Senior leaders have successfully refined the school's assessment system to respond to the growing complexity of the pupil population and the broadening scope of the curriculum. The system works well and enables teachers to match work carefully to pupils' abilities. However, you acknowledge that the system does not currently enable you to monitor and evaluate the quality of pupils' learning over time as precisely as you would like.

This is particularly the case for pupils with more complex needs who are now joining the school in greater numbers. Safeguarding is effective. Leaders have created a strong safeguarding culture in the school.

Policies and procedures are fit for purpose. The school's single central record is compliant and effective safer recruitment procedures are in place. Members of staff are well trained in safeguarding and know what to do to keep pupils safe.

They say that they know 'everyone is responsible for safeguarding'. The new premises are secure and the site is well managed. The school's daily breakfast club ensures that many pupils have a healthy start to the day and are ready to learn when lessons begin.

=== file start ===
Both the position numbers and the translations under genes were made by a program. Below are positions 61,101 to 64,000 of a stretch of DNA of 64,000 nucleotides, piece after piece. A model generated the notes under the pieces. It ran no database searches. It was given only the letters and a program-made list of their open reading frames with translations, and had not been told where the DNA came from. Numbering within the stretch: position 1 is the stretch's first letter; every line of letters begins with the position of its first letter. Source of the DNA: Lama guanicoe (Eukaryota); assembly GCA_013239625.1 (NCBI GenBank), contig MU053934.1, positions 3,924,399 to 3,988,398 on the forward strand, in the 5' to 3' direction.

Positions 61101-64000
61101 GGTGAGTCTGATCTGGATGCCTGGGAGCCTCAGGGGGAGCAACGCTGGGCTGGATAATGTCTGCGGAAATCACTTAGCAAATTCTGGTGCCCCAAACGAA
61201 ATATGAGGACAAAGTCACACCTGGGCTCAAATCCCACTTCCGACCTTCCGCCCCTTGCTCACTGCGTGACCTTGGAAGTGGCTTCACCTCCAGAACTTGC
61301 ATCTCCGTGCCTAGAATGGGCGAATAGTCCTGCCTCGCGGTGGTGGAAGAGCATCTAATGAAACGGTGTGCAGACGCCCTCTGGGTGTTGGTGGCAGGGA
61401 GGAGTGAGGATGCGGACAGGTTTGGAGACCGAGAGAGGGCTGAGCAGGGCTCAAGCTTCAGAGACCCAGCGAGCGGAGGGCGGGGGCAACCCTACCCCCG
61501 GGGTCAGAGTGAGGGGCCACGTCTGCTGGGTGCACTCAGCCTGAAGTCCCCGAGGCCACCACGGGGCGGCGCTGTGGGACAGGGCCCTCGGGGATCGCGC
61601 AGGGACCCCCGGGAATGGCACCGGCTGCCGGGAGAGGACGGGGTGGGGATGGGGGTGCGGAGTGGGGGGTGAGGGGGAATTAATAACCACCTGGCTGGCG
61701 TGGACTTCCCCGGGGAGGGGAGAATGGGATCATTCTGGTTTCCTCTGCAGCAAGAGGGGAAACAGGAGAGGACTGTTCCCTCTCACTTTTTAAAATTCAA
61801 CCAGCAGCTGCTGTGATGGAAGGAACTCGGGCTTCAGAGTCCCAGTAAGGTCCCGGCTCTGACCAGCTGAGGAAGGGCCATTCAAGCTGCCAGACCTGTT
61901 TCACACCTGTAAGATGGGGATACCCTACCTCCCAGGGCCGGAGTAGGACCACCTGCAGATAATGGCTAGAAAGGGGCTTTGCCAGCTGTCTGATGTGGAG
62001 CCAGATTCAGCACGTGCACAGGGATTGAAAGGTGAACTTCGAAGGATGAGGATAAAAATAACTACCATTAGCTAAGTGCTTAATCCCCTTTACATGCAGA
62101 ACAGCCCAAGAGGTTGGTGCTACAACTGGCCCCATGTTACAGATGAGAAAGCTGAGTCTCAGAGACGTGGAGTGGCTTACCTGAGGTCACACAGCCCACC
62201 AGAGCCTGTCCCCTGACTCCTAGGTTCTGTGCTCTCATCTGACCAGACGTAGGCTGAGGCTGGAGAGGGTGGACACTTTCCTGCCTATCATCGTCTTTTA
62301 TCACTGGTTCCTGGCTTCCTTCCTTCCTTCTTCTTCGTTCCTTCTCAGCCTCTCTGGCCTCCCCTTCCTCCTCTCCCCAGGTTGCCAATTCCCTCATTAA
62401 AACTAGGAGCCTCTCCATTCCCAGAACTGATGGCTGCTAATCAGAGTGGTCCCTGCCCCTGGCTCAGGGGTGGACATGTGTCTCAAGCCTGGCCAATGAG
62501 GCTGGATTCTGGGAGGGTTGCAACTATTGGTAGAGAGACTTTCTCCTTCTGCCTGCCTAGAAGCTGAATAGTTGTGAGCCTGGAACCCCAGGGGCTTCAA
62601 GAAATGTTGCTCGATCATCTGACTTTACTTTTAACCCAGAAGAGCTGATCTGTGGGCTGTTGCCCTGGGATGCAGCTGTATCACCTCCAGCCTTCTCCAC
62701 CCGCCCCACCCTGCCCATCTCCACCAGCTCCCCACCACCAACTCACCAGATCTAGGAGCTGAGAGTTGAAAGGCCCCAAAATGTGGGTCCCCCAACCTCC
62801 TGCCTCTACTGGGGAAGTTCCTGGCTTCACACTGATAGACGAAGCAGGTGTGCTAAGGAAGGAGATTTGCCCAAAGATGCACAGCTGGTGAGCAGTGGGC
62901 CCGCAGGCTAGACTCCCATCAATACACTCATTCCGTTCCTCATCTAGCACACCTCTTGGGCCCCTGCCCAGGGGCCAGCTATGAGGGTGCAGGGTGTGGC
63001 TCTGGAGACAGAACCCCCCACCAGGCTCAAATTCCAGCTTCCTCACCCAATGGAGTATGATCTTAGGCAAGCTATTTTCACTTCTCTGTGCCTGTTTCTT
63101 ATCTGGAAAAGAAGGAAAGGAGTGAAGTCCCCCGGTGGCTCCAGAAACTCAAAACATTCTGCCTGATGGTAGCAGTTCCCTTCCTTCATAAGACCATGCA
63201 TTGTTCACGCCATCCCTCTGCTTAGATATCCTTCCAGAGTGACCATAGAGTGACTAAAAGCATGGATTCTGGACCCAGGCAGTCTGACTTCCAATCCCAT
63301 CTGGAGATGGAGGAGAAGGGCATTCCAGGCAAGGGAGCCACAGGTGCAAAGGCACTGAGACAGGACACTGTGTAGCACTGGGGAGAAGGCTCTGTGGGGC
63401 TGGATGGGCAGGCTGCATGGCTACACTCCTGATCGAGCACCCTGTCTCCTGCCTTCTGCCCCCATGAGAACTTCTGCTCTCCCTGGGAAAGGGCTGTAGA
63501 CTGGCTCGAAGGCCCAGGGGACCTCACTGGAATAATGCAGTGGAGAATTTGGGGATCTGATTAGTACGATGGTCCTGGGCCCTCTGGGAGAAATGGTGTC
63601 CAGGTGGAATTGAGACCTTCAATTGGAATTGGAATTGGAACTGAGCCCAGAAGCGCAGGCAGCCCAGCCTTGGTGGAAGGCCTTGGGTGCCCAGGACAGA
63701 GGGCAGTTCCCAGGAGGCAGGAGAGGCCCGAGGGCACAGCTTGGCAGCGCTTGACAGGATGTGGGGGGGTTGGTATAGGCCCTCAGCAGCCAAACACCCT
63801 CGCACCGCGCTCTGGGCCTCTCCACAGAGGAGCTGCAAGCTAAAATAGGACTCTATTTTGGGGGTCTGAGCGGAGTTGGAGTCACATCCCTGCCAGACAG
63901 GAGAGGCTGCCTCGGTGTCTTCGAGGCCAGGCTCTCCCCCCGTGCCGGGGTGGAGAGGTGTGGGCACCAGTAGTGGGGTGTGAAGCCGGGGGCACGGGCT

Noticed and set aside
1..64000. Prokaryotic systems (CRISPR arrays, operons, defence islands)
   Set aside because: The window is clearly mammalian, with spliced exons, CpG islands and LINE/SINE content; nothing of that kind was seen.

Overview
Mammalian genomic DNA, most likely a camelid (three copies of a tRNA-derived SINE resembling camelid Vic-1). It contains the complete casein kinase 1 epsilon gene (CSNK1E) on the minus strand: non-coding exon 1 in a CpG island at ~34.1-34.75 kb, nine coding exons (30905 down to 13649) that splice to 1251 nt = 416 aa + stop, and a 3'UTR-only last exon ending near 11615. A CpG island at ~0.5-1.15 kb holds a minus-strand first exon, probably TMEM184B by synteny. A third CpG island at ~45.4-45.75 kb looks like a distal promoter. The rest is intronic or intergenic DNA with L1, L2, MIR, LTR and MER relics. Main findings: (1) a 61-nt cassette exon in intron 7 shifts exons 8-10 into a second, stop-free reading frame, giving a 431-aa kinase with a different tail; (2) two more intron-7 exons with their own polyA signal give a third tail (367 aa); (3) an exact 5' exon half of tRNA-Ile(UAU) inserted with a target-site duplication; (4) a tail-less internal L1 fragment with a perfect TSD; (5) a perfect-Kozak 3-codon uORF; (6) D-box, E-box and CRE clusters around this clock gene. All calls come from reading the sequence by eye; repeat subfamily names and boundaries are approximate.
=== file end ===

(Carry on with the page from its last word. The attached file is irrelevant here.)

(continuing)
A range of strategies are used effectively to enable pupils to express their emotions in a supportive and healthy way. Staff are highly effective in supporting pupils to behave well. Their skilled and subtle intervention enables pupils to regulate their own behaviour sensibly and contributes to the emotional health and safety of pupils.

On the rare occasions that challenging behaviour occurs, it is well managed and staff ensure that pupils' dignity is respected at all times. Inspection findings ? At the start of the inspection, I shared five key lines of enquiry with you and these formed the basis of the inspection. The first of these focused on the actions that leaders had taken to reduce persistent absence.